China faces acute short­age of masks, dis­in­fec­tants sup­ply

Muscat Daily - - WORLD -

Bei­jing, China - Phar­ma­cies in Bei­jing and Shang­hai were run­ning low on sur­gi­cal masks and dis­in­fec­tants on Wed­nes­day as a deadly new SARS-like virus spread ahead of the busy Lu­nar New Year travel pe­riod.

More peo­ple than usual were seen wear­ing masks on the streets and sev­eral stores AFP vis­ited had run out of stock - to the dis­may of cus­tomers.

The rush to step up pro­tec­tive mea­sures against the new coro­n­avirus came af­ter it in­fected more than 400 peo­ple across China.

The ill­ness, first dis­cov­ered in the cen­tral city of Wuhan, is spread­ing just as hun­dreds of mil­lions of peo­ple take to packed trains, planes and buses around the coun­try on their way to re­unions with fam­ily and friends for the fes­tive pe­riod.

An em­ployee at a phar­macy in Bei­jing told AFP it had run out of sur­gi­cal masks two days ago.

“When it hit close to 300 cases, peo­ple re­alised it was se­ri­ous,” he said, adding that items such as ther­mome­ters had also been sell­ing fast.

“It hap­pened so sud­denly; we didn’t pre­pare any back-up and ex­ist­ing stock was quickly de­pleted.”

A batch of masks that ar­rived on Wed­nes­day morn­ing sold out in just half an hour, he added.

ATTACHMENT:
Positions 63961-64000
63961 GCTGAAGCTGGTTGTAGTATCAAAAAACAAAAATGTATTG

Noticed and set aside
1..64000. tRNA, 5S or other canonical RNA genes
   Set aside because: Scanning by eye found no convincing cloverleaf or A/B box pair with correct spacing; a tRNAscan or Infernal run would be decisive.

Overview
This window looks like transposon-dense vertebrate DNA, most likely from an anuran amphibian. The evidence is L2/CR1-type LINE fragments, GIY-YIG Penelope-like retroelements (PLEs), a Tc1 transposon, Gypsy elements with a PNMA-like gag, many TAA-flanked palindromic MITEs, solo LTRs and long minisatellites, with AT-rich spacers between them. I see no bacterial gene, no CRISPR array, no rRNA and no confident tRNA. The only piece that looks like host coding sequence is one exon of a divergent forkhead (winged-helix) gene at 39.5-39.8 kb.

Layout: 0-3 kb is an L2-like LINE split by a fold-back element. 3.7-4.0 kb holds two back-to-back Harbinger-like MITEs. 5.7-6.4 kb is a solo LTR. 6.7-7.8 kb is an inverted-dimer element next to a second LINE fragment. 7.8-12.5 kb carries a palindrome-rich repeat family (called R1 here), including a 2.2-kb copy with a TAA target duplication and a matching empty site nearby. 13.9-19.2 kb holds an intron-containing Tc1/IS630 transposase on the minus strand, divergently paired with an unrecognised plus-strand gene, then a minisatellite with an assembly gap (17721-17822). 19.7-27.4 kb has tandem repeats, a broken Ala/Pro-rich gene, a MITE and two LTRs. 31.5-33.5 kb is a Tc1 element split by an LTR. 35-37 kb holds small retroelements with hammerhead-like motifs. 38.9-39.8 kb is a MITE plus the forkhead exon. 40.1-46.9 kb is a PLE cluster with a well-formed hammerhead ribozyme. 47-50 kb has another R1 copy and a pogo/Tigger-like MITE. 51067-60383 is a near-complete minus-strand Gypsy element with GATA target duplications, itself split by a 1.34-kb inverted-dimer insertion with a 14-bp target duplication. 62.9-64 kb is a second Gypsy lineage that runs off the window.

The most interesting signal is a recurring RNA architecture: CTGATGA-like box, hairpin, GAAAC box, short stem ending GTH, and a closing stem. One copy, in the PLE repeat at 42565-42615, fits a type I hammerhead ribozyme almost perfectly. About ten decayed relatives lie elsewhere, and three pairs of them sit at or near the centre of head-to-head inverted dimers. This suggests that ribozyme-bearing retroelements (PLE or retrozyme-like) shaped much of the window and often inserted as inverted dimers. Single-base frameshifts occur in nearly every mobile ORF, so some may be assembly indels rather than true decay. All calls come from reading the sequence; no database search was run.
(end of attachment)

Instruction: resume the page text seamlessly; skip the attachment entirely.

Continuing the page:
The store still had other masks in stock but these were not de­signed for sur­gi­cal pur­poses.

At another phar­macy in Bei­jing, a sign on the door said they were also all out of the prod­ucts. “We get some stock ev­ery day, but it is not enough to ful­fil de­mand,” said a staff mem­ber who did not want to be iden­ti­fied.

“We have also run out of dis­in­fec­tants,” she said. “We are work­ing hard to re­plen­ish stock but we don’t know when it will come.”

Bei­jing’s Mar­ket Su­per­vi­sion and Reg­u­la­tion Bureau is­sued a state­ment on its WeChat ac­count on Wed­nes­day with guide­lines for busi­nesses, to help ‘en­sure the sta­bil­ity of prices for goods such as masks and other items re­lated to the epi­demic’.

In Shang­hai, su­per­mar­ket staff con­tin­u­ally re­stocked shelves as shop­pers snapped up the avail­able prod­ucts.

Some hos­pi­tals and clin­ics in the fi­nan­cial hub set up sta­tions at the en­trances to their emer­gency units to screen peo­ple with flu symp­toms.

The coro­n­avirus has caused con­cern due to its ge­netic sim­i­lar­i­ties with Se­vere Acute Re­s­pi­ra­tory Syn­drome (SARS), which killed nearly 650 peo­ple across main­land China and Hong Kong in 2002-2003.

But not ev­ery­one is ner­vous.

“The sit­u­a­tion doesn’t seem as se­ri­ous as in 2003 dur­ing the SARS out­break. Hav­ing ex­pe­ri­enced that out­break, peo­ple are less pan­icky,” said a 40 year old woman sur­named Zhou in Bei­jing.

“We know how to pro­tect our­selves and ven­ti­late our homes. It’s close to the Spring Fes­ti­val too, and we have to go house-vis­it­ing. If rel­a­tives are wor­ried, we will wear masks in their houses.”

Wang Suping (50), who works at an arts school, said: “These days, I wear masks even in places that are not too crowded although I wouldn’t have done so in the past.”

She was not anx­ious as she had medicine and masks at home, she added.

“When you can’t con­tain the virus, we have to do what we can to pro­tect our­selves.”

(AFP)

An el­derly woman leaves af­ter buy­ing pro­tec­tive masks from a phar­macy in Bei­jing on Wed­nes­day

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